Wednesday, July 4, 2012

Dear Emmy (Day 71),

Emily! I freaking miss you. Knowing I will be rooming with you in the fall is a glorious idea that makes me smile when I get homesick for my favorite times with the girls in Lafayette 18. I'll be home soon enough, my dear.

Remember the birthday present you gave me? My favoritest necklace clock? Yeah, well I decided today that you and I need to time travel to the 1800's. This post is dedicated to you because of my adventure today:
me pretending I lived in the 1800s

This afternoon I went to the Islamic Art Museum. Wondrous. It's kinda like the exhibit at the BYU MOA right now...but cooler because it's here. :) Here are some cool things I discovered:

  • I think. ALL THE TIME. And I've started recording my thoughts cuz I think they are kinda cool. Obviously, or else I wouldn't think them. If I thought something was uninteresting, I wouldn't pay too much attention to it, now, would I? Anyways: I love thinking and I thought lots today.
  • One conclusion was that my mother is AWESOME! I was reminded of this fact two times today: The first being that my mother has taught me to love museums. I feel like I have a love for history mainly due to her pure excitement in museums. And I love her for it. Cuz I've learned a lot of history, and I've learned a lot about how to love history. #2--My mother has taught me to love photography. In the moment, sometimes we all say, "Aww, Mom! Do we really need a picture here? Come on!" But looking back, we have documentation of so many great adventures. I have grown to really have a hobby for capturing moments while on this trip. So when the security guard told me I couldn't take pictures in the museum, I felt like he had just asked me to leave a part of my heart at the entrance. (Love you Mommy!)
  • "If conquering was socially acceptable...would we all be as crazy as these historical figures?"
  • Tradition survives. Because somethings are priceless.
    • depicted and described and central across SO many years: the Kaaba
    • turns the simple into complex and detailed: sketches
    • beauty: gardens (Sassanians take from Iran/Persians)
    • doesn't get any better than beautiful words in beautiful writing: calligraphy
    • since the beginning of civilization: personalized pottery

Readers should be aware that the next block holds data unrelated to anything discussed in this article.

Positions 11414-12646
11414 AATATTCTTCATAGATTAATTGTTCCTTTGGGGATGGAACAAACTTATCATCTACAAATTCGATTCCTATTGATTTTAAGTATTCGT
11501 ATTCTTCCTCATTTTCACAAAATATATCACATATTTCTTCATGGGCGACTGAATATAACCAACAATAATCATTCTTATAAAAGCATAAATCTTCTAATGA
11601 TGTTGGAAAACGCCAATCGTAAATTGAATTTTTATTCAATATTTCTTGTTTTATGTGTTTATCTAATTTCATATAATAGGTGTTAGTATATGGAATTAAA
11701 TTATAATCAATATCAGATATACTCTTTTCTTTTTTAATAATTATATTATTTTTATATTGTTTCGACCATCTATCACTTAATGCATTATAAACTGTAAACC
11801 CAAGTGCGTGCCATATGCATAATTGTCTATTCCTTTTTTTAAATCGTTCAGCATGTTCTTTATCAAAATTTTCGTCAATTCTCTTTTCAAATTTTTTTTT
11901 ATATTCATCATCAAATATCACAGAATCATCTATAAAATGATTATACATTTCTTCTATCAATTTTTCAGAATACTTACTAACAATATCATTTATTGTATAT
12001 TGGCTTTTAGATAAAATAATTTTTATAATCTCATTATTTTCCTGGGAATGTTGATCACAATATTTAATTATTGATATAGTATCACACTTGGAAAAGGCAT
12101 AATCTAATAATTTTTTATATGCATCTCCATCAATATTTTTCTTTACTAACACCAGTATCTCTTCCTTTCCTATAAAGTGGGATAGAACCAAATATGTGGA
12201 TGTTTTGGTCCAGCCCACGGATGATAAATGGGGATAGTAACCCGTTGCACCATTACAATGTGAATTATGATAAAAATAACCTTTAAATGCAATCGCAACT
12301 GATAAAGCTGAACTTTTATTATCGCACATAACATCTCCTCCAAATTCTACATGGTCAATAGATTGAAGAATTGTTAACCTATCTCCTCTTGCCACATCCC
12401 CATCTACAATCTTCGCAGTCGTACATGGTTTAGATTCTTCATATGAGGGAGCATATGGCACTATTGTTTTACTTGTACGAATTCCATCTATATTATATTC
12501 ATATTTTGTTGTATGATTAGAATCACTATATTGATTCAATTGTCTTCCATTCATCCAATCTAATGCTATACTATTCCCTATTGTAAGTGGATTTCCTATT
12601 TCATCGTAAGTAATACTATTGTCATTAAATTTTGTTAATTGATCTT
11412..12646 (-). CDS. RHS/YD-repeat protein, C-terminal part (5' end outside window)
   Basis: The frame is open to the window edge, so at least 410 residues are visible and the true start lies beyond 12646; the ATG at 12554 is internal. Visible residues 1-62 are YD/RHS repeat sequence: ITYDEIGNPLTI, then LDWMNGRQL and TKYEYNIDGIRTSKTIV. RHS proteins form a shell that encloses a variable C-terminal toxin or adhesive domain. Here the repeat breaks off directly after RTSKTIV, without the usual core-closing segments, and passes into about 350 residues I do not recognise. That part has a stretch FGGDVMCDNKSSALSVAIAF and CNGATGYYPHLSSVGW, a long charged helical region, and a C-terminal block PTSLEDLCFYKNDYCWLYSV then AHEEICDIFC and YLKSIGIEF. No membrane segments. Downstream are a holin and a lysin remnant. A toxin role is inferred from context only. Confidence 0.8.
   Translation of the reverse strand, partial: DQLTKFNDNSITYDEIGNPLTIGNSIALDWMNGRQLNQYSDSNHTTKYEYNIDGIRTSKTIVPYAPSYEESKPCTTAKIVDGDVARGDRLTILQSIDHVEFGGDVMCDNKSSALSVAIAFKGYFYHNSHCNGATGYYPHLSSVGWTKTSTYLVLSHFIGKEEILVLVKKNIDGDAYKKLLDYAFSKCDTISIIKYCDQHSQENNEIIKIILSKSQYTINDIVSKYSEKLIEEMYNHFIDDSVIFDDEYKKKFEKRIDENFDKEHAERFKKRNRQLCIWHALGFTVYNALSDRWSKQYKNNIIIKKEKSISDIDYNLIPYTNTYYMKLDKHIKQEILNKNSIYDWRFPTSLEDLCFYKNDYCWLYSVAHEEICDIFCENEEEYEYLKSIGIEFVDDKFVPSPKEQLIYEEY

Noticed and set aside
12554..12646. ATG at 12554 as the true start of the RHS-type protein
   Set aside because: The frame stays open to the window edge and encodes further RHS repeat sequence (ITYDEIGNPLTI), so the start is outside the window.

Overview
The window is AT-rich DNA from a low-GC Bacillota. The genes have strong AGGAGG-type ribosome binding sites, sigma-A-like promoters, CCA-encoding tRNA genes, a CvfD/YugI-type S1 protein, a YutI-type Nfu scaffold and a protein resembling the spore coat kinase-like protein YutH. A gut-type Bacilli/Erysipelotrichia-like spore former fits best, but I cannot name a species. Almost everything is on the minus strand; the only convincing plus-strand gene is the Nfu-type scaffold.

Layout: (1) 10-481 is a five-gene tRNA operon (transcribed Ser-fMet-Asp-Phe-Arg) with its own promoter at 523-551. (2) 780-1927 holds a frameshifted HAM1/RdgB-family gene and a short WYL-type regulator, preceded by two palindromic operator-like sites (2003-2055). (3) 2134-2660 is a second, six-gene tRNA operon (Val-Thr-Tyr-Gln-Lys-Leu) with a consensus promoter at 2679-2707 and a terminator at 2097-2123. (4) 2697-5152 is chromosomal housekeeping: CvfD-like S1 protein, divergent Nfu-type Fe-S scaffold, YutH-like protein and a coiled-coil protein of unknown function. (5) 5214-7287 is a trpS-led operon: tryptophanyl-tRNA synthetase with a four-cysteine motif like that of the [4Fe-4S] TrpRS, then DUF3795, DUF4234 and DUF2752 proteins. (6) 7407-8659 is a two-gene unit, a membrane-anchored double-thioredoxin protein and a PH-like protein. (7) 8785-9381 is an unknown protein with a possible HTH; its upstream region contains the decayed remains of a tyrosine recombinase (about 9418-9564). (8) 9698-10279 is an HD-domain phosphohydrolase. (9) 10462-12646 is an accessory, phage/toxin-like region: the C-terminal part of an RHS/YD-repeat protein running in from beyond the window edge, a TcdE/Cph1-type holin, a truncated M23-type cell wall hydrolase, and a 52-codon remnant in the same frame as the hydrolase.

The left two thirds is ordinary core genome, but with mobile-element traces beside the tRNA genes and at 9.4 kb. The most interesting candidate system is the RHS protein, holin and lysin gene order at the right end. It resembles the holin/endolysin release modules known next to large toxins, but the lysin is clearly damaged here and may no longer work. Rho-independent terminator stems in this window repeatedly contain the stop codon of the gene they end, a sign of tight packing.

• every women should feel regal: jewelry
    • bringing it all to the home: beauty in it's most intimate form
  • Sarah Barlow and I had one of my favorite discussions of the trip today. She is WONDERFUL. We got talking about all the fancy things in the museum. All the cabinets, tiles, gold, and overly-ornate items that filled the majority of the museum. "This can't be representative," we stated. "This can't be what the average Ottoman's home looked like. All this stuff; all this fancy, intricate items: they are just stuff. And the truth of the matter is that most people don't live like this." So why are we here? Why do I get to enjoy the spoils of having money. Or being above the common's income. Why do we need it? Can't we have pretty stuff for cheap? Can't be decorate our future homes in beauty but not overly-expensive things? Can we change the world? Or is it enough to just change the worlds of our precious children? Can we be the ones to teach them? Can they learn the importance of history and news and books and reading instead of the flippant things that money can buy? Isn't that enough? To be a mother than changes her family's lives? Will we be enough to take that responsibility????
  • Then my world CONTINUED to be blown as I walked into the "Sir David Salomons Collection of Watches and Clocks." IN.TENSE. Only the people I was with today could testify of how wonderstruck I was. Each clock was simply a masterpiece. The whole time I was in the exhibit, I was thinking, "How can something so simple be so beautiful? And yet, how come something like the art of timekeeping be taken so lightly? Of all the precious things to adorn, what better representation than that of the passing of time?" Emily, I wish you could be here to share this with me. 
  • Good to be here. The adventure is still alive.

this tile is actually from St. Andrew's church...but it's a testament to the style of Islamic tiles
 We then went to the Monastery of the Cross. Seemed kinda like any other olden-awesome-church...until we found out this place had some of the best acoustics I've heard on this trip (see video). Which is saying something: we sing everywhere.

 Relief Society activity. I love the joy we can find in a simple game of musical chairs. I love my sisters.

Sometimes (Rachel M and I decided in our bonding talk on the way home), we wear the same outfits in the same places and wrong camera dates throw us off. Such is life in Jerusalem. I love it here. I love that everyday is an adventure. I love that finals are over and we finally have so much FREE TIME!!!! Alicia and I pinned this trip and myself pretty accurately this morning: "You WOULD have a bad experience here because this trip is too good and you can't do everything." hahahaha I love Jerusalem.

And you! See you soon, EmHales! Thanks again for letting me feel classy with our matching-favorite-necklace-clocks. Your FAVORITE roommate, Chloe'

1 comment:

  1. Yea! Thanks for making my day. I love museums but not as much as i love you. Glad you are learning so much and taking advantage of your time there. That is the best thanks. I love you. Mom - Ps Happy 4th of July!